Using Windows 8 WinRT APIs in .NET Desktop Applications
WinRT is a set of modern, object-oriented APIs introduced in Windows 8. WinRT is built on top of Win32 and COM and is designed to provide interoperability for the various languages using metadata. In addition to the previously available Windows and .NET APIs, now exposed in a cleaner, streamlined way, WinRT provides an access to all the new features of Windows 8.
Some WinRT APIs are closely coupled with the new Windows Store app model while others can safely be used for desktop application development. For Windows desktop applications, using the WinRT APIs enables simple ways to access GPS and NFC devices, the accelerometer, orientation, light, and other sensors. Moreover, some WinRT classes are only available for desktop apps, like PackageManager.
Accessing WinRT APIs from desktop applications is a supported process and the documentation on how to do it is light. But you are in the right spot because that is what I will cover here. For example, the following screenshot demonstrates availability of Windows.Globalization.Calendar class for both Windows Store and desktop apps.
Leveraging WinRT APIs from Desktop Applications
To gain access to the features enabled by the WinRT APIs, a desktop application has to have Windows 8 as its target platform. Currently Visual Studio does not provide a UI for setting the target platform, so to modify the platform you’ll need to unload the target project in Visual Studio by right-mouse clicking on the project name and selecting Unload Project, and then edit the project file.
Add <TargetPlatformVersion>8.0</TargetPlatformVersion> to <PropertyGroup> so that it looks like the following:
Then reload the project, and select Add Reference from the project’s References node context menu.
The Windows library will allow your desktop application to use the core features of Windows 8.
One more peace is required to enable mappings between .NET Framework types and WinRT types. They are required, for example, to handle WinRT events and async methods. To add the mapping, open Reference Manager again and manually add System.Runtime.WindowsRuntime.dll located in C:\Program Files (x86)\Reference Assemblies\Microsoft\Framework\.NETCore\v4.5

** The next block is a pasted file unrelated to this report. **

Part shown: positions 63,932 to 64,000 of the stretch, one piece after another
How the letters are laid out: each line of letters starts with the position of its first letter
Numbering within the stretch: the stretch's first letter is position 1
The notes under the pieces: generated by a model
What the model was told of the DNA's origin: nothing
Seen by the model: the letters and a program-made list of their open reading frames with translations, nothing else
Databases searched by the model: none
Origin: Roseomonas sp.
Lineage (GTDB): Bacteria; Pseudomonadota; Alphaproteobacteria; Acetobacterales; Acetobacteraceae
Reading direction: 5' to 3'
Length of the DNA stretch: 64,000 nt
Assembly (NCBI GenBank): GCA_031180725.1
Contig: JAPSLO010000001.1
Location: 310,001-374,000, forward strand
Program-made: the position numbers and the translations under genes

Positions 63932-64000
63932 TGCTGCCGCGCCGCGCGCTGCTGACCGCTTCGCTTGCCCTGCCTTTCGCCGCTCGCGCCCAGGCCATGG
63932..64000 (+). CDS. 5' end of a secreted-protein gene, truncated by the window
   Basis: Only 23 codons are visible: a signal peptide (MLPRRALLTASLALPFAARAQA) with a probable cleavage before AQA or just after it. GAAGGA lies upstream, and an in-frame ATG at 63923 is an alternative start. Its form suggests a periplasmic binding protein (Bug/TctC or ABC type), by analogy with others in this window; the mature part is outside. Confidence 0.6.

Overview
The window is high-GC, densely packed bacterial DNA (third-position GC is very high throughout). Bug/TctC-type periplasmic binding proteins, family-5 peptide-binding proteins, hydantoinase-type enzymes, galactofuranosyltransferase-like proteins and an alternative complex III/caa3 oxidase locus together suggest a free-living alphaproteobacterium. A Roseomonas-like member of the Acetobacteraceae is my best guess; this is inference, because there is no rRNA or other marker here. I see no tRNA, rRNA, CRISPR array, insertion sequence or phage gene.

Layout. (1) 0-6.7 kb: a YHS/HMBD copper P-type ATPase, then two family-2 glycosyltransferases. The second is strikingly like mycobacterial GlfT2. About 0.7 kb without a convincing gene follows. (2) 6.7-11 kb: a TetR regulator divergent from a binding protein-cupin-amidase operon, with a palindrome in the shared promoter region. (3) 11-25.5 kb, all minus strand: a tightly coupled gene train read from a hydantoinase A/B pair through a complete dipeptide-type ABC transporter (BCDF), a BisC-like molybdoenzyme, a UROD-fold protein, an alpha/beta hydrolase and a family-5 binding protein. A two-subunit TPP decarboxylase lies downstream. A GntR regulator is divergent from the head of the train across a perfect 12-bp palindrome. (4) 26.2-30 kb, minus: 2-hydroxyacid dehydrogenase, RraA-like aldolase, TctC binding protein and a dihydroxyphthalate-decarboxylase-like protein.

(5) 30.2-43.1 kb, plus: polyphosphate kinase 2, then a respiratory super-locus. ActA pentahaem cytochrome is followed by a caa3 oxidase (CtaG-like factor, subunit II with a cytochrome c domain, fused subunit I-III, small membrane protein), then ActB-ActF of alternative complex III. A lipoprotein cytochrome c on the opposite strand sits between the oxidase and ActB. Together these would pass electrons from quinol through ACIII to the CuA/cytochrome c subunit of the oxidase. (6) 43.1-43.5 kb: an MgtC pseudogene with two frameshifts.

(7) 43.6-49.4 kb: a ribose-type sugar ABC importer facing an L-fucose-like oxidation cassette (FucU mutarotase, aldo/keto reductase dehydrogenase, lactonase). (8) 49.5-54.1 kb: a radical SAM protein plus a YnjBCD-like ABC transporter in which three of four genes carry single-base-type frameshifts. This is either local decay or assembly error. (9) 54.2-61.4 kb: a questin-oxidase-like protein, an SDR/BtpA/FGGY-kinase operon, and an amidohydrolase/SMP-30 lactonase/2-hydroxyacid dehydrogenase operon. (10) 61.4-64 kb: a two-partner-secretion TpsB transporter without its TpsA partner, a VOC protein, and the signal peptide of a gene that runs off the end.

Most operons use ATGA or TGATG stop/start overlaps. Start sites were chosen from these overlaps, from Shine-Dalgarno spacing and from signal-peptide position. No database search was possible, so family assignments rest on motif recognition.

Now you can easily use WinRT APIs in your desktop application.
Example: Using the Accelerometer
Here’s an example of using a WinRT API in a desktop application.
Example: Accessing user libraries and using search queries
WinRT provides easy access to the metadata of files and allows using it in file search queries. As an example, you can use the following code to get all the photos taken using a Pentax camera and saved as .jpg files into the Pictures library:
Example: Identification of Available Input devices
Microsoft Office 2013 applications are a good example of how desktop applications can be optimized for supporting touch-enabled systems. When an Office application detects that system is equipped with a touch device, such as tablet or Ultrabook touch screen, it displays additional controls:
If no mouse is connected to tablet, the application switches UI to the touch-optimized mode. In contrast, on Ultrabooks, for example, that have trackpads, Word stays in mouse-centric mode, allowing user to enable touch mode manually.
The following WinRT code demonstrates detection of the available input devices and can be used as a first-in-the-adaptive-UI implementation.
Other WinRT features
The samples in this post demonstrate just a small part of what’s available from WinRT for desktop applications. Ambient Light sensor, GPS, NFC, PasswordVault and many other WinRT APIs will let you use available hardware effectively and will enhance functionality of your desktop applications.
As you can see, WinRT in Windows 8 does a good job of enabling developers of both Windows Store style apps, as well as desktop apps, to take advantage of all of the innovations that come with Windows 8-based machines in just a few lines of code.